The Humber River’s natural heritage, though not a part of its designation, is certainly unique. The river is an important corridor for monarch butterflies and migratory songbirds. It passes through the Oak Ridges Moraine, the Niagara Escarpment, the Humber Marshes, and the City of Toronto before entering Lake Ontario. Approximately 45 percent of the watershed is urban and a large portion of the remaining rural land is under agricultural use.
High Park, in Toronto, shelters one of Ontario’s last remaining Black Oak Savannah habitats as well as a remnant prairie habitat. The Humber watershed is home to the nationally vulnerable red-shouldered hawk and more than 50 species of fish, and provides high-quality wetland habitat for birds.
Extensive archeological evidence indicates the Humber River has experienced human settlement for almost 10,000 years. First Nations peoples developed the Carrying Place Trail, which connects Lake Ontario to the upper Great Lakes. This trade route made the area attractive to European traders and explorers upon their arrival in the 17th century and led to its designation as a national historic site.
Toronto’s first European settlers were French traders and missionaries, who remained in the area until 1793 when British settlement began. However, it wasn’t until after the War of 1812 that major settlement of the watershed began.
The Humber watershed is an oasis for recreation within Canada’s most urban area. Approximately 11 percent of the watershed is public land, and includes many trail systems, such as the Humber Valley Heritage Trail and the Shared Path, which includes interpretive panels that tell the stories of the First Nations, fur trade, settlement and industrial development of the area.
Opportunities for camping, fishing, canoeing, picnicking, hiking, swimming, cross- country skiing, nature appreciation, and environmental education are all easily accessed within the watershed.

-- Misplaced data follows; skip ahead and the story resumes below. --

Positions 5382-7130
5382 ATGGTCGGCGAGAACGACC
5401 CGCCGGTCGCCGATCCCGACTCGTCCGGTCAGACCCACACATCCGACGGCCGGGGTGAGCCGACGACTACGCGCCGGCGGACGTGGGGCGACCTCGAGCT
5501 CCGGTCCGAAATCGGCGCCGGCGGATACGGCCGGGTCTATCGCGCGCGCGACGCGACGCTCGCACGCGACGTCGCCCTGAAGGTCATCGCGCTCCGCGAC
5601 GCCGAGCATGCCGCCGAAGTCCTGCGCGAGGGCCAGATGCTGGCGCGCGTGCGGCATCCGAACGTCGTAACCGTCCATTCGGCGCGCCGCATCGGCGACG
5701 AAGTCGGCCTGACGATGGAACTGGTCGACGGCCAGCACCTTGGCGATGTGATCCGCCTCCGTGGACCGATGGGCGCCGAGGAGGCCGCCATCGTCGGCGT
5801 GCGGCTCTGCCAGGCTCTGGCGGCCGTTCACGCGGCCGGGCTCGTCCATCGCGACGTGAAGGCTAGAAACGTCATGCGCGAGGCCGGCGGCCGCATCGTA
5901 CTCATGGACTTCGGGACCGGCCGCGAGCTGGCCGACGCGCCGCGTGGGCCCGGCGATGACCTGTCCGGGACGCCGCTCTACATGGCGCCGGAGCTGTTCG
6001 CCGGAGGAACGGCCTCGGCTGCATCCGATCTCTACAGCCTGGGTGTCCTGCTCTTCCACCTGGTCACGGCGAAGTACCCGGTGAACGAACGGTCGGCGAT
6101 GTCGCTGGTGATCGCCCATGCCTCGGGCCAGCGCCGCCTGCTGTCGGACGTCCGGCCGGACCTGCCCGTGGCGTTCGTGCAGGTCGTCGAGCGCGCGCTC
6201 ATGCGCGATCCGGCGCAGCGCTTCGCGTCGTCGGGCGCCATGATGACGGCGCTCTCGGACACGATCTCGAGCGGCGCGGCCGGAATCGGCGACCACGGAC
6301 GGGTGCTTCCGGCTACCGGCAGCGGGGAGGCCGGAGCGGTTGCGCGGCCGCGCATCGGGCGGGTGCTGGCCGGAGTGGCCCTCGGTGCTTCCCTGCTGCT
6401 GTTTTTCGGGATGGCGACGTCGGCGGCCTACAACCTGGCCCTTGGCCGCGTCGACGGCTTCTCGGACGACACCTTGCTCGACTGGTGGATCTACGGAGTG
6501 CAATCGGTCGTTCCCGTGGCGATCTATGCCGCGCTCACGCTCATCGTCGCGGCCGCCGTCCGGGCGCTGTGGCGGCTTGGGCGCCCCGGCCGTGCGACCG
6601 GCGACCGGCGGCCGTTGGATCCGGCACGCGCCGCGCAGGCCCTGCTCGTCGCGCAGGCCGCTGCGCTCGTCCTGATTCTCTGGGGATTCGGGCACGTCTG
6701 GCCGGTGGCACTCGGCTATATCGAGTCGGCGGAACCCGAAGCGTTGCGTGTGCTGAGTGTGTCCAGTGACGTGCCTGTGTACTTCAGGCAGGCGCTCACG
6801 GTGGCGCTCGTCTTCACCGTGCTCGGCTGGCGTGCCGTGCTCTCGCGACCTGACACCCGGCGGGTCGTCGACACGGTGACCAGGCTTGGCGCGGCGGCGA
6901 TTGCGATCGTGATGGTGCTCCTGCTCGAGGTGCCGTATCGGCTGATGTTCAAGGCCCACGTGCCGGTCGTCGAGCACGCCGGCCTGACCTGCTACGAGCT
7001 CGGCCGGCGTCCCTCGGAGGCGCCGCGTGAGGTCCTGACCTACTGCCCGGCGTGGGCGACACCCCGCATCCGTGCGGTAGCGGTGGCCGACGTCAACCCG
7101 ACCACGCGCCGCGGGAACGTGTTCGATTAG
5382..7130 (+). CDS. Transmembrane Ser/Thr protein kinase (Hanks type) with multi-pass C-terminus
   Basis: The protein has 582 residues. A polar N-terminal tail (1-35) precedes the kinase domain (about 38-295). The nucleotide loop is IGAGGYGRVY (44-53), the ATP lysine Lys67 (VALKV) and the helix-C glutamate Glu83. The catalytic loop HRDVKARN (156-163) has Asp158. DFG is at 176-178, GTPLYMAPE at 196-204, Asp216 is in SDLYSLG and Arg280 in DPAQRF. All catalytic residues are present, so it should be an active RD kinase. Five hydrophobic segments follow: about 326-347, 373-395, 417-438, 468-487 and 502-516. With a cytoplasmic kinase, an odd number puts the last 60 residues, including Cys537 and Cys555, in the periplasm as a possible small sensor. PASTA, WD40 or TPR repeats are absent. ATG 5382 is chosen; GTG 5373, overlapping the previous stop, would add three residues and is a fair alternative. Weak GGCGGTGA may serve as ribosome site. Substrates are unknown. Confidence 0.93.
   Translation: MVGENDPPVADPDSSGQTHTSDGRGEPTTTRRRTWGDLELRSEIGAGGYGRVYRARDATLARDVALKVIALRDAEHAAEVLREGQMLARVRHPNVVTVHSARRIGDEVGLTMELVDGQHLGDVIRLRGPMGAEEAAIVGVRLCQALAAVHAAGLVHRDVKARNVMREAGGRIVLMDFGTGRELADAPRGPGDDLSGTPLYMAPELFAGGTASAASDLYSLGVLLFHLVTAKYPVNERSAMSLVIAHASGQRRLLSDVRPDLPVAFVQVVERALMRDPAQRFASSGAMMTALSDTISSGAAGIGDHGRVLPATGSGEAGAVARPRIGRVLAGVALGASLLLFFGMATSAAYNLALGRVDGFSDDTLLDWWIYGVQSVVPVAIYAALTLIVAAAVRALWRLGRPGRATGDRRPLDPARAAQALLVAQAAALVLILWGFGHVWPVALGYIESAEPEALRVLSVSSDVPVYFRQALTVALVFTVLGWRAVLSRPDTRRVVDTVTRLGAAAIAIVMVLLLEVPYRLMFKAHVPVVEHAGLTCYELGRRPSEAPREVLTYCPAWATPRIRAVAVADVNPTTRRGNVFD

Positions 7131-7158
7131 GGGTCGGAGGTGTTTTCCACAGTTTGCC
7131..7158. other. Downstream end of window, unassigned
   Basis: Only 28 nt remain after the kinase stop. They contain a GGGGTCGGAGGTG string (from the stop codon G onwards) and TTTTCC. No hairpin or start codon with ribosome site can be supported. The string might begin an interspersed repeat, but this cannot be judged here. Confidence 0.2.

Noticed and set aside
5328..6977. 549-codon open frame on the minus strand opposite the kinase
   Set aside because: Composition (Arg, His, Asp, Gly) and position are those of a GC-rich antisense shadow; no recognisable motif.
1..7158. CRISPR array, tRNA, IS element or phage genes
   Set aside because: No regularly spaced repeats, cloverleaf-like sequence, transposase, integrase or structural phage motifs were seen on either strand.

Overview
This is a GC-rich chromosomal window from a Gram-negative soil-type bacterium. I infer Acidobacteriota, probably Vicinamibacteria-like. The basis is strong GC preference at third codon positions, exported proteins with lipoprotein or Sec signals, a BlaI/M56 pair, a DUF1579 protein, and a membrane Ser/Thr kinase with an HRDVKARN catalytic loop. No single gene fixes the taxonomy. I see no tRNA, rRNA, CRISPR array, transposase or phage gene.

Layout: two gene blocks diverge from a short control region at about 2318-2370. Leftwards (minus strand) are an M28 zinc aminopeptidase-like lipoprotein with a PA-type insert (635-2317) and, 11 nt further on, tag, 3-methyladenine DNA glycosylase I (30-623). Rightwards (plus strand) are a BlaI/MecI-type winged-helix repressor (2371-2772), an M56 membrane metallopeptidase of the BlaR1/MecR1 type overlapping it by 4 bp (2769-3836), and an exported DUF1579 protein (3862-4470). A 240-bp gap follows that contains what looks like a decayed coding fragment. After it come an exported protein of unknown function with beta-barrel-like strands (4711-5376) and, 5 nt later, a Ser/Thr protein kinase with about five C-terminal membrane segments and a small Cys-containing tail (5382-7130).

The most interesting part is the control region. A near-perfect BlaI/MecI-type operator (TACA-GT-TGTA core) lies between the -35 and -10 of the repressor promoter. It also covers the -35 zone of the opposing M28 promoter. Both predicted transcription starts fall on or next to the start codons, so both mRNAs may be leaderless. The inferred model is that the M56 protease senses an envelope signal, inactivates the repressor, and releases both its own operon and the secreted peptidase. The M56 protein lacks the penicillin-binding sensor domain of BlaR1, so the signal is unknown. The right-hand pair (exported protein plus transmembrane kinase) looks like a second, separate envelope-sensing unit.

Crossing the Humber: the Humber Heritage Bridge Inventory, completed by the Humber Watershed Alliance, provides detailed information on the 33 bridges that cross the Humber River.
The Toronto Region Conservation Authority is responsible for the management of this watershed and Canadian Heritage River, and the Humber Watershed Alliance, a voluntary organization, is responsible for implementing the watershed’s action plan at a community level.
As a result of its outstanding cultural and recreational values, the Humber River was designated to the Canadian Heritage Rivers System in 1999. It flows through a rich mosaic of Carolinean forests, meadows, farms and abandoned mills and finally through the largest urban area in Canada – metropolitan Toronto. A system of greenways along the river’s shores maintains the spirit of the historic Toronto Carrying Place Trail and provides an urban oasis in this city of 5 million people.
The Humber River – Promoting Cultural Heritage
A Determined Alliance
For nearly two decades, the Humber Watershed Alliance has worked to preserve and protect the ecology, history and culture of the Humber River in Toronto’s west end. This remarkable volunteer Alliance includes residents, elected officials, community groups, government agencies and local businesses. It was their work that led to the designation of the Humber River Watershed as a Canadian Heritage River in 1999.